Highlights: Smoking Among Adults in the United States: Respiratory Health
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- In 2001, chronic obstructive pulmonary disease (COPD) was the fourth leading cause of death in the United States, resulting in more than 118,000 deaths. More than 90% of these deaths were attributed to smoking. (p. 500)
- According to the American Cancer Society’s second Cancer Prevention Study, female smokers were nearly 13 times as likely to die from COPD as women who had never smoked. Male smokers were nearly 12 times as likely to die from COPD as men who had never smoked. (p. 500)
- About 10 million people in the United States have been diagnosed with COPD, which includes chronic bronchitis and emphysema. COPD is consistently among the top 10 most common chronic health conditions. (p. 499)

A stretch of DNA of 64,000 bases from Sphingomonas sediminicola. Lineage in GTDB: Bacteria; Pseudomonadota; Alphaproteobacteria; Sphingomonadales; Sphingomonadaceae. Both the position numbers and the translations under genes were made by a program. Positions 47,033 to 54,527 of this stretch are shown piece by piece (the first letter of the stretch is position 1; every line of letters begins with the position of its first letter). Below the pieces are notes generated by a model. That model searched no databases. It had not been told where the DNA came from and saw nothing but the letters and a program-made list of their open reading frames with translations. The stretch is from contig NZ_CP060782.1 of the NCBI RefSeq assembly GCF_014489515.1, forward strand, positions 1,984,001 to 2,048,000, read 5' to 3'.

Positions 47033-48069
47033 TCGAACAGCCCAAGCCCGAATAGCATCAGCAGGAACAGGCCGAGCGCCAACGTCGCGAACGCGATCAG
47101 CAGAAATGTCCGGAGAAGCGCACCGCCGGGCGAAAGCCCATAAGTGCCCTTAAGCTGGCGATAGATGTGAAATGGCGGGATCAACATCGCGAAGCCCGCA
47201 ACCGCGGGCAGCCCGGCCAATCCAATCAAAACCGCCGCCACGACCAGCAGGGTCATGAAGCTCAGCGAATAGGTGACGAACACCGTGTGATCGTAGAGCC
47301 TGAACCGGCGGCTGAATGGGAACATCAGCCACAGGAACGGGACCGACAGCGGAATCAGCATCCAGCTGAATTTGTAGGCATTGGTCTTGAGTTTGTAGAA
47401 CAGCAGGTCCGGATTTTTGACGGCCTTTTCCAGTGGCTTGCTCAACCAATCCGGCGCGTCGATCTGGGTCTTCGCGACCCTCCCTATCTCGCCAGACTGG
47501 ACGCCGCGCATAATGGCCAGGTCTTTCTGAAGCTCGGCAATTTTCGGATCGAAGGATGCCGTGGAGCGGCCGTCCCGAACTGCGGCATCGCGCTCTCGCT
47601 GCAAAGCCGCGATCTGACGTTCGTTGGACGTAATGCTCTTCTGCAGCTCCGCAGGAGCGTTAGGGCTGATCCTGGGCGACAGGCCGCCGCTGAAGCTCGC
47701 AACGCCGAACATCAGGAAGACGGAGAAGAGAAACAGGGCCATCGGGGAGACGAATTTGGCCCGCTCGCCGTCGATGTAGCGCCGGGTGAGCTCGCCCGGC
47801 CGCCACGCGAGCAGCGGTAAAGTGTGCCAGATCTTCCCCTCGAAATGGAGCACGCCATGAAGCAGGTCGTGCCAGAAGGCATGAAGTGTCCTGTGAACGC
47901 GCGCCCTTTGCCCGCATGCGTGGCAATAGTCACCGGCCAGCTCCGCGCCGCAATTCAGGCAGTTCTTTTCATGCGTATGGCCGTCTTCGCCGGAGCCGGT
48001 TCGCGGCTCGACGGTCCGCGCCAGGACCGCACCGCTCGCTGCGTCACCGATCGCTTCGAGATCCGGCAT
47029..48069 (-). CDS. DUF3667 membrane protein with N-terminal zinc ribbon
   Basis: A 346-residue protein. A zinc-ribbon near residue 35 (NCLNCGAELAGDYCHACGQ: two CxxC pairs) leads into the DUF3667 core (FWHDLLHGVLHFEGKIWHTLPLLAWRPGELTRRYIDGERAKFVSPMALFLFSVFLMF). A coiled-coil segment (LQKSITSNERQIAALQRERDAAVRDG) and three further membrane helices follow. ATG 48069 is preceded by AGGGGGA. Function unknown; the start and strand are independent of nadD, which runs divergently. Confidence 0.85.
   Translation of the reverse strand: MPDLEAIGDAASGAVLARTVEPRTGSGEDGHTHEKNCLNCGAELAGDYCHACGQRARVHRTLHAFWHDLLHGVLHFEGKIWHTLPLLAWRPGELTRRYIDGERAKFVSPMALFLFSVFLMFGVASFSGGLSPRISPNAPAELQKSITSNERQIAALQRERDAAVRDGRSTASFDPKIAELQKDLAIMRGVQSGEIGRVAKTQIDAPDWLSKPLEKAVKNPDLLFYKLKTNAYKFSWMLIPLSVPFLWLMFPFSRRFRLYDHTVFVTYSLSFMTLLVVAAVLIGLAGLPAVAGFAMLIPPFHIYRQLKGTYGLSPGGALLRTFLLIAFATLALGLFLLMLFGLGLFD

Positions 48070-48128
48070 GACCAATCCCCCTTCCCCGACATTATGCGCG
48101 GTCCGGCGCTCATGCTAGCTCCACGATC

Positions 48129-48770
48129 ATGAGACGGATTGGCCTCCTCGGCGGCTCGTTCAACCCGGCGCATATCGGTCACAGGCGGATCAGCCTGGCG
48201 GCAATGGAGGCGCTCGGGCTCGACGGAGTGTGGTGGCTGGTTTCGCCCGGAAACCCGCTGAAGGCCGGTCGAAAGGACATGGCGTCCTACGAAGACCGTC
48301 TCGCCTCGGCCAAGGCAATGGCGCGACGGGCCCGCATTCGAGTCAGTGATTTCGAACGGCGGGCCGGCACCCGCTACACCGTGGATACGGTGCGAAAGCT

- Smoking is related to chronic coughing and wheezing among adults. (p. 490, 509)
- Smoking damages airways and alveoli of the lung, eventually leading to COPD. (p. 498)
- Smokers are more likely than nonsmokers to have upper and lower respiratory tract infections, perhaps because smoking suppresses immune function. (p. 425, 447)
- In general, smokers’ lung function declines faster than that of nonsmokers. (p. 482)
Disclaimer: Data and findings provided in the publications on this page reflect the content of this particular Surgeon General's Report. More recent information may exist elsewhere on the Smoking & Tobacco Use Web site (for example, in fact sheets, frequently asked questions, or other materials that are reviewed on a regular basis and updated accordingly).
- Page last reviewed: July 15, 2015 (archived document)
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